VIDEO VIGNETTE: Surgical Pearls for the Direct Anterior Approach

    Surgeons skeptical of the direct anterior approach for total hip arthroplasty (THA) will often say the learning curve is too step and the technique for achieving femoral exposure is too difficult, said Charles A. DeCook, MD, from Arthritis & Total Joint Specialists in Cumming, Georgia.

    Dr. DeCook disagrees, contending that the direct anterior approach is actually simple and reproducible and is effective in recreating hip biomechanics.

    At ICJR’s 3rd Annual Pan Pacific Orthopaedic Congress, Dr. DeCook shared his top surgical pearls for the direct anterior approach.

    For this approach, the surgeon needs to appreciate the ischiofemoral, iliofemoral, and pubofemoral ligaments. These ligaments are released in a simple T-capsulotomy, which amounts to releasing about 270° around the femur.

    Femoral releases in the direct anterior approach generally happen inside the trochanter, Dr. DeCook said, but many surgeons new to the approach get turned around and are unsure where the greater trochanter is located. He showed the location in his video, and noted a key point in the anatomy: The superior capsule is sitting on top of the rotators.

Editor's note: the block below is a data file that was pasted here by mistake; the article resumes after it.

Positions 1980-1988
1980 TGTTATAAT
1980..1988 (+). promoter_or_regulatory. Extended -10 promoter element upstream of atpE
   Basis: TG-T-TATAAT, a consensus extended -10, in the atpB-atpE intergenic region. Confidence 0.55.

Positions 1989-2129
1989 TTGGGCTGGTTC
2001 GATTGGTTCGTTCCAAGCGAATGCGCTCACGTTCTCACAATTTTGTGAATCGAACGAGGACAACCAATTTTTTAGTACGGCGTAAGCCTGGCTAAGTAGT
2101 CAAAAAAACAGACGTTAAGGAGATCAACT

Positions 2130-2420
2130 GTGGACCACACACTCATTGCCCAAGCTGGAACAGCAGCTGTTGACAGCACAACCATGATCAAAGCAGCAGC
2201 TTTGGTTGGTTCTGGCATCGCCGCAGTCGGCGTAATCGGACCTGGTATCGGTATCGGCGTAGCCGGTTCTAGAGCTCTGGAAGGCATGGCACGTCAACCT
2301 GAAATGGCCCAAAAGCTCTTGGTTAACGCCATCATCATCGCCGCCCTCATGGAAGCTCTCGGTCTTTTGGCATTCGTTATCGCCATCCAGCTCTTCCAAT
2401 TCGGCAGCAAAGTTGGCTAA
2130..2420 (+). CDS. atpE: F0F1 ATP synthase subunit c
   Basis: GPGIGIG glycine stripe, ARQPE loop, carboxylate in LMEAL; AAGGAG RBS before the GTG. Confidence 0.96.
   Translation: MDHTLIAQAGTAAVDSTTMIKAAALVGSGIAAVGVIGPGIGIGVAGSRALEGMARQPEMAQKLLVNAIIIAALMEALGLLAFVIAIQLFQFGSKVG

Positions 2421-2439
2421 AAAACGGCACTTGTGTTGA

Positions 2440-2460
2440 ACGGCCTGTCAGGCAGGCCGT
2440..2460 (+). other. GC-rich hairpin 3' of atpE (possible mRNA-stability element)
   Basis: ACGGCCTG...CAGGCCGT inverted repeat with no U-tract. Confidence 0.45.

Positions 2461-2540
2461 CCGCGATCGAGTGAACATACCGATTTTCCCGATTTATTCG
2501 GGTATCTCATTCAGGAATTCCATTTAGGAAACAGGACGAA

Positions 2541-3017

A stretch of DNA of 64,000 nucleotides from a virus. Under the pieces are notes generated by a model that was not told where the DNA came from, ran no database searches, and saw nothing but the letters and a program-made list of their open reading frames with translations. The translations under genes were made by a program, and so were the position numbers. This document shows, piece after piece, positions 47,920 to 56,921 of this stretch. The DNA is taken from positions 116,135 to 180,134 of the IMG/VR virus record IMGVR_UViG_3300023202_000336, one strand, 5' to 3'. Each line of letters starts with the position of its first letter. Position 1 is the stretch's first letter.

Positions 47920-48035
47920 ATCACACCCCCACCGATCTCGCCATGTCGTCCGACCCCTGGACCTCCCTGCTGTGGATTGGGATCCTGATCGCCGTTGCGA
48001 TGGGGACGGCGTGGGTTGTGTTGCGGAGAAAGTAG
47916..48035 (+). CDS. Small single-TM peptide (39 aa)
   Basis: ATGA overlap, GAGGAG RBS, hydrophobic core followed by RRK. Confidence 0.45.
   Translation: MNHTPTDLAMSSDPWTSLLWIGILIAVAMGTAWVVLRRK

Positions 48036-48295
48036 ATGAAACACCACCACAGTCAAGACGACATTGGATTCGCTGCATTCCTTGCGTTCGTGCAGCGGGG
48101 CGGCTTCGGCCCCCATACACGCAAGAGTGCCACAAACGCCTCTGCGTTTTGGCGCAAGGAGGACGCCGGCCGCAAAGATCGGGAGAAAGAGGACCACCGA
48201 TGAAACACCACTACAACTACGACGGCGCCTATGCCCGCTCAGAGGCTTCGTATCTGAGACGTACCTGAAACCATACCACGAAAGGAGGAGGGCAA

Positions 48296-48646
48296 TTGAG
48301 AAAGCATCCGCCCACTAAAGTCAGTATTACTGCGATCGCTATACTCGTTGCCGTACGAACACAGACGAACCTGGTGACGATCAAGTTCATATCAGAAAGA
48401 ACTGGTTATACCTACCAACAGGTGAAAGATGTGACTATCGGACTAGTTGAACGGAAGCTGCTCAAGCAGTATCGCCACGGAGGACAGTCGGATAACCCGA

Using electrocautery, the superior capsule is divided at the 12 o’clock position, revealing the 3 rotators: the obturator externus, the conjoint tendon, and the piriformis. These tendons are typically left intact and generally do not need to be released.

    Real-time feedback is important for improving cup positioning, femoral offset, and leg length, Dr. DeCook said, and it helps to better restore normal hip biomechanics. Fluoroscopic images are easy to obtain with the direct anterior approach, he said, because the patient is in the supine position during the procedure.

    Dr. DeCook uses a computer-based targeting device with fluoroscopy to optimize anteversion and inclination of the cup. He also uses this to overlay actual results on his preoperative template and to do reverse templating intraoperatively to more accurately determine offset and leg length.

    Click the image above to watch Dr. DeCook’s presentation.